Aurora is one of those slow burning Sci-Fi novels that never actually explodes into a plot point, but it doesn’t become boring because of it.
It is a slow story, but it packs enough elements that it’s easy to just sit back and enjoy the ride. It also throws a few philosophical questions up in the air, without anyone in the book having the answer. If you enjoy putting the book down and pondering a bit about what just happened in what you read, you can expect a few of those moments.
In the end the book does have an agenda. It’s a going far away from home to realize what you had all along kind of story. But it doesn’t bend backwards to try to fit the resolution into it.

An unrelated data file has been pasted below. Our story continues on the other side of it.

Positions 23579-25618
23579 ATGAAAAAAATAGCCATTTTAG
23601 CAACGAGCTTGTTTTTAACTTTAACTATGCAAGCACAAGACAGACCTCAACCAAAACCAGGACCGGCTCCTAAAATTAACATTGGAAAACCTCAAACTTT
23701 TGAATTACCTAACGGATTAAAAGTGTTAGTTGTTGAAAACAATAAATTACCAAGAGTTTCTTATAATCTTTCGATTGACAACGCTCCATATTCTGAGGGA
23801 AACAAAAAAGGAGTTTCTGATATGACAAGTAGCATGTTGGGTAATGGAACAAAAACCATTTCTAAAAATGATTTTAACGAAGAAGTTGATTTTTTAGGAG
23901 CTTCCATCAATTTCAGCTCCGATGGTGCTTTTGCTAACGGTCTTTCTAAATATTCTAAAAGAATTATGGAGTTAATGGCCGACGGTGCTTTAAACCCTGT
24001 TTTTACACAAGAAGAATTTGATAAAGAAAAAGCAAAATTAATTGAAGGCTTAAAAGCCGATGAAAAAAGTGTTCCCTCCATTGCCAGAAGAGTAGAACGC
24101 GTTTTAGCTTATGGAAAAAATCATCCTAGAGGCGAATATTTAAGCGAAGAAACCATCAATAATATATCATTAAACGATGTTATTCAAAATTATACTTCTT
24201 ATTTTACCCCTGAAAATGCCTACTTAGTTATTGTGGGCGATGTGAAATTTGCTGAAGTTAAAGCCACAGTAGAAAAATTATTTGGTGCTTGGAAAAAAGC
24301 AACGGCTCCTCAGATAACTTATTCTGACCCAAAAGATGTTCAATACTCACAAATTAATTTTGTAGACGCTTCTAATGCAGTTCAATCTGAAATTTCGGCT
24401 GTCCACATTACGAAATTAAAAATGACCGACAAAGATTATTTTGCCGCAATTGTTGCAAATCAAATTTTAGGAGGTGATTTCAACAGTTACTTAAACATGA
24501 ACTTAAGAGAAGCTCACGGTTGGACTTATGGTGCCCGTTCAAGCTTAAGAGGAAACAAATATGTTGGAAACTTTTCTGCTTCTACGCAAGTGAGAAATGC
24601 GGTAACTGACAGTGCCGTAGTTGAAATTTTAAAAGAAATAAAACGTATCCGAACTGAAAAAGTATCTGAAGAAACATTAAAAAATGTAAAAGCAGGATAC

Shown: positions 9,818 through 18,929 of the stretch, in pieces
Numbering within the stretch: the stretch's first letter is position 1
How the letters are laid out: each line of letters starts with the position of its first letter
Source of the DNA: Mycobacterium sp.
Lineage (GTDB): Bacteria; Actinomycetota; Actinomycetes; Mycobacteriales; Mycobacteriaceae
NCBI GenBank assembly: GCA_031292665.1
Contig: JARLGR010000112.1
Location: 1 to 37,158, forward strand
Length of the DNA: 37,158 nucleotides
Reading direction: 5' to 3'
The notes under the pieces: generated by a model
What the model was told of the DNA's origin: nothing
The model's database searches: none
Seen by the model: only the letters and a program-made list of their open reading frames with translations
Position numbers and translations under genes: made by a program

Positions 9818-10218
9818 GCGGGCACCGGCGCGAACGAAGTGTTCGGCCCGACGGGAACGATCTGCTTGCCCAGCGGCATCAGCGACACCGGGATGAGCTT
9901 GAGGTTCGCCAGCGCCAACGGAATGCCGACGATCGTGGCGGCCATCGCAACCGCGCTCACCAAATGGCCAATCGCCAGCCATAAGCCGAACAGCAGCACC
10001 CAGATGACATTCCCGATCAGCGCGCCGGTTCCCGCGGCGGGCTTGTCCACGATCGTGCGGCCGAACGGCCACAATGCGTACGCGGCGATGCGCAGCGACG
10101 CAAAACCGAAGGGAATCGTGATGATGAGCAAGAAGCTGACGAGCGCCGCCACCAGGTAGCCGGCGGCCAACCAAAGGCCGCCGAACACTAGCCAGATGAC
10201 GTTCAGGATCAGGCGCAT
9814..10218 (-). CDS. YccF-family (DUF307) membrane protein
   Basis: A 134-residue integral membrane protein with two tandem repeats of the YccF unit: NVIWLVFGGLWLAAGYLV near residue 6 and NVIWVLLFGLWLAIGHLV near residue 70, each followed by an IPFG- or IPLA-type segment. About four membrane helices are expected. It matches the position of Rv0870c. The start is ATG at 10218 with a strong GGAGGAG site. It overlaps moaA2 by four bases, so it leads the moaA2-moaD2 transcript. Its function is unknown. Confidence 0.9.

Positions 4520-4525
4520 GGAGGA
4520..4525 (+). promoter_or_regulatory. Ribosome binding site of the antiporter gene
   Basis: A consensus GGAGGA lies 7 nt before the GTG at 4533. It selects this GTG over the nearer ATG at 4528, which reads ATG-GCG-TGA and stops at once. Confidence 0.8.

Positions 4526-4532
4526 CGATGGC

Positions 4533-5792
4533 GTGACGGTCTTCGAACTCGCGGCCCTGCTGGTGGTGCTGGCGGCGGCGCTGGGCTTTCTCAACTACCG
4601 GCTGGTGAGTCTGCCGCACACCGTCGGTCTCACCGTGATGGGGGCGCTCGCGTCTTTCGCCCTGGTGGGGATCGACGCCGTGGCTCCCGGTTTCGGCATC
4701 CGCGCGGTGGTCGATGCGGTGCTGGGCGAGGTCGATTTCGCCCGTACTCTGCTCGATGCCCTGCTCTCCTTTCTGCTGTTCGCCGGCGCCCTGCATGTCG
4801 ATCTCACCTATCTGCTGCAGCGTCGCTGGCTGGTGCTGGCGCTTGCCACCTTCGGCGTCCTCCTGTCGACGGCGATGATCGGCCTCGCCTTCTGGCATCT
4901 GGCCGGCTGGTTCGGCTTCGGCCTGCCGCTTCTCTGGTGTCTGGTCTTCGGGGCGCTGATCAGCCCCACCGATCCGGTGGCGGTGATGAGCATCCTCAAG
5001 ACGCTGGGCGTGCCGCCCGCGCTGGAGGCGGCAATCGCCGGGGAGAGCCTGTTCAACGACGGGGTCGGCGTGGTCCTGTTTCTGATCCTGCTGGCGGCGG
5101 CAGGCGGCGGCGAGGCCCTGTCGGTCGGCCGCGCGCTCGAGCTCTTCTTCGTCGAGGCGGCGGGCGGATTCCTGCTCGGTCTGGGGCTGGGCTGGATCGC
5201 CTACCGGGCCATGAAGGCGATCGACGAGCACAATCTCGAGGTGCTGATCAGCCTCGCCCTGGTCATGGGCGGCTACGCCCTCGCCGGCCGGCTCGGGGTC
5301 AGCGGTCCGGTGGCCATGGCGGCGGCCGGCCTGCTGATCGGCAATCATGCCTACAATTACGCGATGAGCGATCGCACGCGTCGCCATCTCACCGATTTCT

I did feel some disappointed with the Artificial Intelligence story arc. Without spoiling it, through the book the AI (rightly) becomes one of the main characters. The way this happens is a very interesting technical and psychological twist. However, there’s no epilogue about some of the events that took place. This which doesn’t quite fit into my understanding of the rest of the characters.
You don’t have to run and read this book. But if you enjoyed Red Mars, like deep space travel sci-fi, and have some reading time, it’s not a waste of time.